To all Prepaid Calling Card and Wireless Clients-
The Federal Communications Commission (“FCC” or “Commission”) recently issued letters to various prepaid calling card providers (“PCCPs”) inquiring into their marketing practices. The letters request detailed information relating to PCCPs‘ provisioning of prepaid calling card services, including descriptions of the channels through which the cards are distributed and marketing activities. The FCC also asked for supportive documentation, including contracts and rate decks. Carriers must respond within 30 days, and each response must be signed by an officer of the responding entity.
The FCC‘s recent actions represent the Commission‘s first substantive inquiry into PCCPs‘ marketing activities. Whereas previously, enforcement actions against PCCPs have been achieved through private litigation, or in some instances, the Federal Trade Commission (“FTC”), the FCC appears poised to act directly against PCCPs.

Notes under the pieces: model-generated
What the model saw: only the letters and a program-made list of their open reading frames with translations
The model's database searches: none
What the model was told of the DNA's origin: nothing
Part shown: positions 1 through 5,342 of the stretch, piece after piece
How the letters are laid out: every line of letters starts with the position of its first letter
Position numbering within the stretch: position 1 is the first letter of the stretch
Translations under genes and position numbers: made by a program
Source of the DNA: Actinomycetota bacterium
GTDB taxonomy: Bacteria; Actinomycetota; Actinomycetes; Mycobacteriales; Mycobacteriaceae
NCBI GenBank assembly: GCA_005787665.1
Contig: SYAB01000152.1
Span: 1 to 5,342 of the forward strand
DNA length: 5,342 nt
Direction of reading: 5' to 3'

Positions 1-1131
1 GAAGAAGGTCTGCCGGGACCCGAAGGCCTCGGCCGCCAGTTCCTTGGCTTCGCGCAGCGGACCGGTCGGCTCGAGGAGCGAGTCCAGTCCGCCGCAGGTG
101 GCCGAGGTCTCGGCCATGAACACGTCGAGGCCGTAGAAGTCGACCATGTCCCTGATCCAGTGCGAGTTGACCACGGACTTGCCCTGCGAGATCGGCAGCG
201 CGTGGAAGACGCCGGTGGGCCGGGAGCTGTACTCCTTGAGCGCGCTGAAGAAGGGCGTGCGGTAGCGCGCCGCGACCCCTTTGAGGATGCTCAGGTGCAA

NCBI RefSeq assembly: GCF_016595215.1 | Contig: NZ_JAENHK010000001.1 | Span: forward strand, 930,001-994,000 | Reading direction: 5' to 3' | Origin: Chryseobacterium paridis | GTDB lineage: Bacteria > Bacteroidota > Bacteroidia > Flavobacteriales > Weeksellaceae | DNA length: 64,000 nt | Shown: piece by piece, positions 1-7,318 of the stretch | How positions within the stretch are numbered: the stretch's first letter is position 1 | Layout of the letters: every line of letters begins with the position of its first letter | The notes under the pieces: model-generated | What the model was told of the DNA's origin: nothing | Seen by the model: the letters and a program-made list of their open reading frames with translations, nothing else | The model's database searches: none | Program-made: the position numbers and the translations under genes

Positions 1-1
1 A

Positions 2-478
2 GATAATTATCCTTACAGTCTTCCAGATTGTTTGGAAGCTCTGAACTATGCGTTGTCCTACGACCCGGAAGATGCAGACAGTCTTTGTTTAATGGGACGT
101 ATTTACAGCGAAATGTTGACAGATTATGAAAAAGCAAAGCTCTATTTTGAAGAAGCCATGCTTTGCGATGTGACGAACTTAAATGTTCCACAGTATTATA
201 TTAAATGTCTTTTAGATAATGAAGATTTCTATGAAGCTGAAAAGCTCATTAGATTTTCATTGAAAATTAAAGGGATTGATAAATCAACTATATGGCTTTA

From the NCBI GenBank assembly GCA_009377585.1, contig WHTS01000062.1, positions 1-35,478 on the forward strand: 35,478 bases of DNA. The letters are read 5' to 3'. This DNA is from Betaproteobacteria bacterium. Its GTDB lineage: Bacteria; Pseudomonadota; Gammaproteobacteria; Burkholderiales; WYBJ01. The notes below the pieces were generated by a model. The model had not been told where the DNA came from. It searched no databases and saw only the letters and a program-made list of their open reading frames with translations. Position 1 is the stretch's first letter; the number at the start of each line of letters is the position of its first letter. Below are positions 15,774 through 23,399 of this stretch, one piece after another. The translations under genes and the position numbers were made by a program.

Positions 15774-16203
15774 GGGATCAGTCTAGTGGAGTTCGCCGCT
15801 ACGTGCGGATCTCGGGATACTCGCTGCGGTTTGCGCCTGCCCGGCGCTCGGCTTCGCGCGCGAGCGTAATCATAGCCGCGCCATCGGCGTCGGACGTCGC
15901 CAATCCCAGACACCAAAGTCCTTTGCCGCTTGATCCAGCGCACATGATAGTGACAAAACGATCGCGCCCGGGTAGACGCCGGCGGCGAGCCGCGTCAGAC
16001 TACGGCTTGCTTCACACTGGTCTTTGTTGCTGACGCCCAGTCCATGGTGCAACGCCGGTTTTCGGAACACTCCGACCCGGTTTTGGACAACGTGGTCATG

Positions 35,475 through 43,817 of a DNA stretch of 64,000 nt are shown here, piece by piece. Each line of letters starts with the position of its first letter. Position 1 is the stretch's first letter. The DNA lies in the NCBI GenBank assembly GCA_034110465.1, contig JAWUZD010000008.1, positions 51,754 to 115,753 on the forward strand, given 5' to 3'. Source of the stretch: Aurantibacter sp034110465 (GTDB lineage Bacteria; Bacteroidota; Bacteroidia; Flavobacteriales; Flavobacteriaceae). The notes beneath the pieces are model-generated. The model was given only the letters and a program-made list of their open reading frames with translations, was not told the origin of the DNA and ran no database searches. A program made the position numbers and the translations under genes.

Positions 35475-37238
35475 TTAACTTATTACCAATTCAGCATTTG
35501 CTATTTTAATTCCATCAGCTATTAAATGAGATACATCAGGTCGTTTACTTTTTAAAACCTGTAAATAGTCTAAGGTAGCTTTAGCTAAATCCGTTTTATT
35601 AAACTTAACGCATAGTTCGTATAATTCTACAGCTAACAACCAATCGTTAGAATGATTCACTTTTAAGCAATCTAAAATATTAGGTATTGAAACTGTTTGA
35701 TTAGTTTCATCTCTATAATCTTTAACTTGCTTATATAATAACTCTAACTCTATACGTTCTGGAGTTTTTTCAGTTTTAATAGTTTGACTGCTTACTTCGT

Through this inquiry, the FCC intends to substantively review PCCPs‘ prepaid calling card disclosures. Whereas the FCC‘s authority to conduct these investigations likely stems from Section 201 of the Communications Act, which requires carriers to use “just and reasonable” practices, the Commission, in its letters, bases its jurisdictional authority to examine PCCPs‘ disclosures on its general authority to regulate common carriers under the Act, likely in order to preserve defenses to various challenges to its authority that may arise. The Commission failed to cite to any specific provision of the Act or its Truth in Billing rules.
The actions taken may be an attempt by the FCC to protect from encroachment by the FTC on its jurisdiction. The FTC, which has taken aim generally at false and deceptive trade practices, has no general authority to regulate common carriers.
Clients that have received an inquiry from the FCC or who wish to discuss the implications of the Commission‘s actions should contact Jonathan S. Marashlian at email@example.com or (703) 714-1313.